US shrimp industry seeks protection

The US shrimp industry has filed anti-dumping complaints against Thailand, China, Vietnam, India, Ecuador and Brazil, seeking steep tariffs to protect US producers.

    Producers say their shrimp farming methods cut costs

    A spokeswoman for the Southern Shrimp Alliance, Deborah Regan said: "The US shrimp industry is in dire straits due to unfair imports."

    The petitions seek to restore fair trade by imposing anti-dumping tariffs against countries that sell shrimp at "dramatically lower prices than they sell in their home countries and third countries," Regan charged.

    Potential duties range from 30% to more than 200%, she said.

    The six petitions were being delivered to the Commerce Department and International Trade Commission on Wednesday, she added.

    Low prices

    Regan said overproduction around the world meant larger amounts entering US at lower prices, and low dockside shrimp prices meant closing businesses and rising unemployment in the United States.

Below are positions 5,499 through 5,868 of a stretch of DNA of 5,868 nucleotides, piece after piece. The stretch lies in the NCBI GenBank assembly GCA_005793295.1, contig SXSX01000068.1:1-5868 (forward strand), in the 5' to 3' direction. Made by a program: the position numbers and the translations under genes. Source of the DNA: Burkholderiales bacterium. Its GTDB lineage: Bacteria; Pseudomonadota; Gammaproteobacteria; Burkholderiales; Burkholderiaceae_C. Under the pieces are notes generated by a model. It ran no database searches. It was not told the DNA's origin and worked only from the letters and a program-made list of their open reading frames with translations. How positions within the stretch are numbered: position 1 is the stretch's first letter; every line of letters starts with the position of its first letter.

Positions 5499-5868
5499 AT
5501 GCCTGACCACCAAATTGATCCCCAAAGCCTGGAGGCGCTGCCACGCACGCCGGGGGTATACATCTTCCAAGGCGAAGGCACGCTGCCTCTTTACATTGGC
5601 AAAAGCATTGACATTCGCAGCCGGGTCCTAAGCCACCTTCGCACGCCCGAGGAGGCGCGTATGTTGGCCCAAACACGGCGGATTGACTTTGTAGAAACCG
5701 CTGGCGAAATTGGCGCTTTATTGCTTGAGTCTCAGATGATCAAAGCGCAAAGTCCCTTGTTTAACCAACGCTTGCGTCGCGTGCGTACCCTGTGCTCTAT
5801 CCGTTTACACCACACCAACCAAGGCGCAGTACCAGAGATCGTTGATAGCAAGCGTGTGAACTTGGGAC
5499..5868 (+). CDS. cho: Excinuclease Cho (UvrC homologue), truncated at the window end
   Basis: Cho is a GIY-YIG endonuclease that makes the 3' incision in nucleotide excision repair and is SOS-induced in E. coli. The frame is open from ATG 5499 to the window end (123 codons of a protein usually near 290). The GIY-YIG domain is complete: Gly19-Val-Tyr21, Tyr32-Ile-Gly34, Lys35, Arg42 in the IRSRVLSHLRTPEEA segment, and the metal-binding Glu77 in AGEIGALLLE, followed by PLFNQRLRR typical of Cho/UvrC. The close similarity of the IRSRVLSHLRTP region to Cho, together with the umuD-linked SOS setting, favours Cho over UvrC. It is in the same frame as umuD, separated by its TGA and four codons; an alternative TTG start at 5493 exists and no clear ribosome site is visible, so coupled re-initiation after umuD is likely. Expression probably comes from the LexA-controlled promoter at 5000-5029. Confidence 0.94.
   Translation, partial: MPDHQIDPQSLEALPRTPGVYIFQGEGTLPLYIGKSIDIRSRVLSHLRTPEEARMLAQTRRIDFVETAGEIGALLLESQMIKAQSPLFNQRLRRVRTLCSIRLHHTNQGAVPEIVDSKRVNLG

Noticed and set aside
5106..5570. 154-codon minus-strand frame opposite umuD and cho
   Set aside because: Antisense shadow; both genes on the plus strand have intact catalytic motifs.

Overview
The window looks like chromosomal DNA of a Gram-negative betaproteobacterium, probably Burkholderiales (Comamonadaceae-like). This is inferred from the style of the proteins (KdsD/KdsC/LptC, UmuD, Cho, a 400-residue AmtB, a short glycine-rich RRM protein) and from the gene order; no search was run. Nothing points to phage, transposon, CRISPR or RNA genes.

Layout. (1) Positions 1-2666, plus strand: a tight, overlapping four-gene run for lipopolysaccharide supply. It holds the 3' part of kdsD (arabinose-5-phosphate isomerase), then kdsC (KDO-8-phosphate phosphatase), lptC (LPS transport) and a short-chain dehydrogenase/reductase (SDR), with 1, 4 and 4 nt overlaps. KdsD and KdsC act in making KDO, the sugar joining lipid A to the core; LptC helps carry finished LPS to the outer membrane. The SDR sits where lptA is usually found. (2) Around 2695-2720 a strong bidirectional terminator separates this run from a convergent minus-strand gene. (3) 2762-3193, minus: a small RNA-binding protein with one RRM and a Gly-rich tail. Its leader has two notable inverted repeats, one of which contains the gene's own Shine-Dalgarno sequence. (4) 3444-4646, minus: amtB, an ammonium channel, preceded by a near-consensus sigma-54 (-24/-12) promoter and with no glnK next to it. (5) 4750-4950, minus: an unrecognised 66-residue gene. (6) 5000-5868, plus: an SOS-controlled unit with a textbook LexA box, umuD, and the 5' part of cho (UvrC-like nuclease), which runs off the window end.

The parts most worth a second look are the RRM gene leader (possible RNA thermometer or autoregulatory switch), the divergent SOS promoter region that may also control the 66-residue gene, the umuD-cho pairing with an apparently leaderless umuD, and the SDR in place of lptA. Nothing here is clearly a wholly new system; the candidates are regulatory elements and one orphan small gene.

Yet, quoting a Wall Street Journal report, she said "Consumers are not benefiting from low dockside prices."

    Some producers have argued their farming methods cut costs to make them more competitive than trawling, the main US production method.

    But "I think it's legally irrelevant whether farming is more efficient," Regan said.

    "Fishermen today should understand that we have taken legal action, the only thing that we can do to offset unfair trade...  and what the industry has said it needs to remain viable."



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